Analyst says Saudi/US relations will likely be impacted if lawsuits proceed against Saudi Arabia over the 9/11 attacks. Deborah Lutterbeck reports.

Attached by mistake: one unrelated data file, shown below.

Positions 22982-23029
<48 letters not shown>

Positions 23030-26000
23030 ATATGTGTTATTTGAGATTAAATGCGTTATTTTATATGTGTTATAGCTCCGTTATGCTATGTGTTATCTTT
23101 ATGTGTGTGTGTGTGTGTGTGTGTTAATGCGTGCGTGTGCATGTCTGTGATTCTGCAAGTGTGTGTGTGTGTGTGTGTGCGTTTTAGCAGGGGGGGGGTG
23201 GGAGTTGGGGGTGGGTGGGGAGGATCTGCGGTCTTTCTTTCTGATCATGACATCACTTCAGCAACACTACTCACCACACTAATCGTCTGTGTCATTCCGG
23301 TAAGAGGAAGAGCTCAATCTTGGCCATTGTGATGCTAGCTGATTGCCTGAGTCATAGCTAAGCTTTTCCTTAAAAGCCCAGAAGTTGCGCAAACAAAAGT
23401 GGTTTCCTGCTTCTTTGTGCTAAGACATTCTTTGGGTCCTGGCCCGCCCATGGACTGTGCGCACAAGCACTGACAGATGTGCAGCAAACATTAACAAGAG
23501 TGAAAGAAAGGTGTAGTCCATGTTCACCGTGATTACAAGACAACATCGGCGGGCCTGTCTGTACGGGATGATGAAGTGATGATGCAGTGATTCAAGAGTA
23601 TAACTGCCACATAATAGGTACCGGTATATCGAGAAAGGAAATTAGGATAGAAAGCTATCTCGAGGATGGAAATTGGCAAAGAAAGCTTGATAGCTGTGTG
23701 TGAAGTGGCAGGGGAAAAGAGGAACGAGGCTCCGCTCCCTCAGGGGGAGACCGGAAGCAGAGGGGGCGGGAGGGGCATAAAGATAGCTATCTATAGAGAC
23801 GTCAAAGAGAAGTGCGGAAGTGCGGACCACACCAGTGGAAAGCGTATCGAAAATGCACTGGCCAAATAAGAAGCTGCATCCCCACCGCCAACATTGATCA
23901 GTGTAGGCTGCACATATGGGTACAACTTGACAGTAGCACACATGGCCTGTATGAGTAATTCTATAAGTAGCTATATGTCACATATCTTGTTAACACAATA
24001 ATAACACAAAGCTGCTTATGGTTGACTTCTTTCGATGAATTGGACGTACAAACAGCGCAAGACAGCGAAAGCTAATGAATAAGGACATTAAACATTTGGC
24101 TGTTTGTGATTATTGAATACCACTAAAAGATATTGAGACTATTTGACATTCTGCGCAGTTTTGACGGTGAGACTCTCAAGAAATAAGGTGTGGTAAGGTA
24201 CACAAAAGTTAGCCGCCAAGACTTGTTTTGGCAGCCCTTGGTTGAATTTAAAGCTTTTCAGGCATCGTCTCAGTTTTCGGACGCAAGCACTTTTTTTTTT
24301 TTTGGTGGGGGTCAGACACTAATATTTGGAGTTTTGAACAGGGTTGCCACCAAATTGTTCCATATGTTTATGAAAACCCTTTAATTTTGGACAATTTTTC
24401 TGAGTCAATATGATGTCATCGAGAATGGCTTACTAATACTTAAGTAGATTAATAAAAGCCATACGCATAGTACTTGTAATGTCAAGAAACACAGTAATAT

Political aftermath of the September 11th attacks in 2001 --- President Barack Obama is handed his first veto-override as Congress adopts a new law allowing lawsuits against Saudi Arabia. The law grants an exception to the legal principle of sovereign immunity in cases -- clearing the way for lawsuits by the families of victims of the attacks seeking damages from the Saudi government. Riyadh denies long-standing suspicions that it backed the hijackers who attacked the United States in 2001. Fifteen of the 19 hijackers were Saudi nationals. The Saudi Foreign Ministry calls passage of the law, a "great concern." -- saying it will weaken sovereign immunity and negatively impact all countries. John Sfakiankis, with the Gulf Research Center. (SOUNDBITE) (English) ECONOMIST WITH THE JEDDAH-BASED GULF RESEARCH CENTRE, JOHN SFAKIANKIS, SAYING: "If it does lead to lawsuits actually happening, definitely Saudi Arabia and the relations with the U.S. will be impacted. There is no doubt. However there will be a period of wait and see, and there will be a period where people are watchful and want to understand what are the legal ramifications." On Thursday some U.S. lawmakers on Capitol Hill are expressing doubts -- saying the new law could be adjusted -- but not likely until after the presidential election in November,